Norman Rockwell and the Town Meeting

August 11, 2009

One of my favorite Norman Rockwell images is called Freedom of Speech, which shows a working man standing up at a New England town meeting and speaking to the assembled citizenry. The man appears to be a laborer of some sort with a jacket and woolen shirt.  As he speaks he is surrounded by men in suits and ties, apparently the elite members of the community. It is clear that  Rockwell is seeking to show that freedom of speech is for everyone, not just the well born and well connected.

But the Rockwell image also shows something else – the people around the working man are listening intently to what he is saying. There is no anger on the faces in the painting; no one is shouting; everyone is civil and respectful. This is what a town meeting is supposed to be like, not some scene out of the French Revolution where radicals shout, ” off with their heads.”

I have been to enough town meetings in my lifetime to know that what is happening to members of Congress as they seek input on health care reform is not out of a Rockwell painting, but is rather a disgusting disfigurement of how democratic practices like the town meeting are supposed to be conducted. No town meeting that I have every attended would feature shout outs, physical intimidation and even death threats. Yes, there would be raised voices and tough questions for public officials, but always presented in a civil manner and never with boorish behavior.

Republicans claim that the pandemonium present at these health care town meetings is just democracy at work – that’s plain and simple baloney.  Town meetings are about finding out information, asking questions and demanding answers; it is never a forum for disinformation, wild accusations and mean-spiritedness. These wingnut offshoots from the tea bag and birther movement have now shown up at the health care town meetings claiming to be exercising their right of free speech. Well they ought to take a look at Norman Rockwell’s picture of freedom of speech to see how a town meeting is really conducted.

What’s disappointing about the destruction of the town meeting by the radical right is that just like negative advertising, these shout outs work, as they are shown 24/7 on cable and influence the uninformed and the political novice. Liberals, true to form, fight back with reason and calm presentation of the facts, rather than taking on these phony citizens and pushing them off the national stage. If this is a fight to save health care in this country, then liberals have to fight back. Unfortunately, in this case Norman Rockwell’s Freedom of Speech image at a New England town meeting does not represent reality.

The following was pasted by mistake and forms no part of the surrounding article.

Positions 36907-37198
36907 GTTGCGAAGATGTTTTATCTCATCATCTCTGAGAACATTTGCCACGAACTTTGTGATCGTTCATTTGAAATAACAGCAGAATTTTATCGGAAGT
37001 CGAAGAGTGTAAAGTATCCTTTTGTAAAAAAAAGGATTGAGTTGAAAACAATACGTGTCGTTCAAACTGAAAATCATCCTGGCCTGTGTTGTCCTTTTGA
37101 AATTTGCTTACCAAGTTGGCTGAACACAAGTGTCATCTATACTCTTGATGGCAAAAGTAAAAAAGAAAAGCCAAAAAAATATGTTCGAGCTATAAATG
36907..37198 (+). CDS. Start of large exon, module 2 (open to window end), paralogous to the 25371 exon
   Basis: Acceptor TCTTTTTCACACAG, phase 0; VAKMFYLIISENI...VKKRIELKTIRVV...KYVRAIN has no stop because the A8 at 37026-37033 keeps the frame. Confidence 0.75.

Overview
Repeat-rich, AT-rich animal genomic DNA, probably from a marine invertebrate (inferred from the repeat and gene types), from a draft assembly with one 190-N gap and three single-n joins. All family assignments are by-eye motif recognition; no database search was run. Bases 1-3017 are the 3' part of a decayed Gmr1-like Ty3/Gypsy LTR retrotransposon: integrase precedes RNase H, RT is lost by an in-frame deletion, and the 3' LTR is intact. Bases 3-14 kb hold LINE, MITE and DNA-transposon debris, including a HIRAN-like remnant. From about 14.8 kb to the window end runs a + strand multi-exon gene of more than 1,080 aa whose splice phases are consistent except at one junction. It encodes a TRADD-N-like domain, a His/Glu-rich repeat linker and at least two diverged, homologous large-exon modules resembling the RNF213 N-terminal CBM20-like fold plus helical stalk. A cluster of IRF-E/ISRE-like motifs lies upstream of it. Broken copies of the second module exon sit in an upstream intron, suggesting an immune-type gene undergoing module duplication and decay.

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Short Memories

August 4, 2009

As Obama’s health care reform winds its way through the labyrinth that is the American governing system, the key issue framing the debate is not the well-being of our citizens, especially those who live on the edges, but the cost, and particularly the deficits and debts that any reform will likely create.

It is perplexing to note that the American public barely flinched when billions was spent on what most now agree was a needless invasion and occupation of Iraq. When this foreign policy fiasco comes to end it will probably cost the taxpayers of this country well over a trillion dollars ( some say $ 3 trillion) and more importantly the lives of over 4600 brave American men and women.

Just as perplexing is the fact that the Bush administration left the incoming president with a $ 1.3 trillion deficit, largely the result of the war along with some accounting tricks that kept the real cost of the war off the budget books. Americans it seemed were content to shoulder the cost of the war by hiding behind their support for the troops.

Now that the Great Recession has hit, Americans have become born again fiscal conservatives, ever conscious of deficits and debts, even though the Obama health care plan seeks to keep people alive and financially secure rather than send our best and brightest to war.  Much of what you hear in Washington and now around the country is the cost of the plan, the implications for the yearly deficit and the long term national indebtedness.

Of course behind all this concern with costs and deficits and debts is taxes. Americans have bought into the no new taxes mantra that has been around for well over thirty years, and point with pride that during the Iraq war with all its expenses, they got a tax cut not a tax increase. Never mind that the Bush tax policy was a rich man’s bonanza and created yearly deficits of hundreds of billions of dollars, while ignoring valuable infrastructure of all shapes and sizes and leaving  helpless critical spending needs in education, the environment and certainly health care.

So the short hand conclusion that comes from all of this is that Americans are OK with foolish military spending on a foolish foreign war. But when it comes to the health of the nation, every penny has to be watched and the government must be put under the most intense scrutiny because they must be wasting our money.

It is good for a democracy to have citizens that are fiscal watchdogs who take an interest in where their money is being spent; its just that these fiscal watchdogs can’t have short memories and forget how we misspent trillions in Iraq and didn’t get much of anything in return.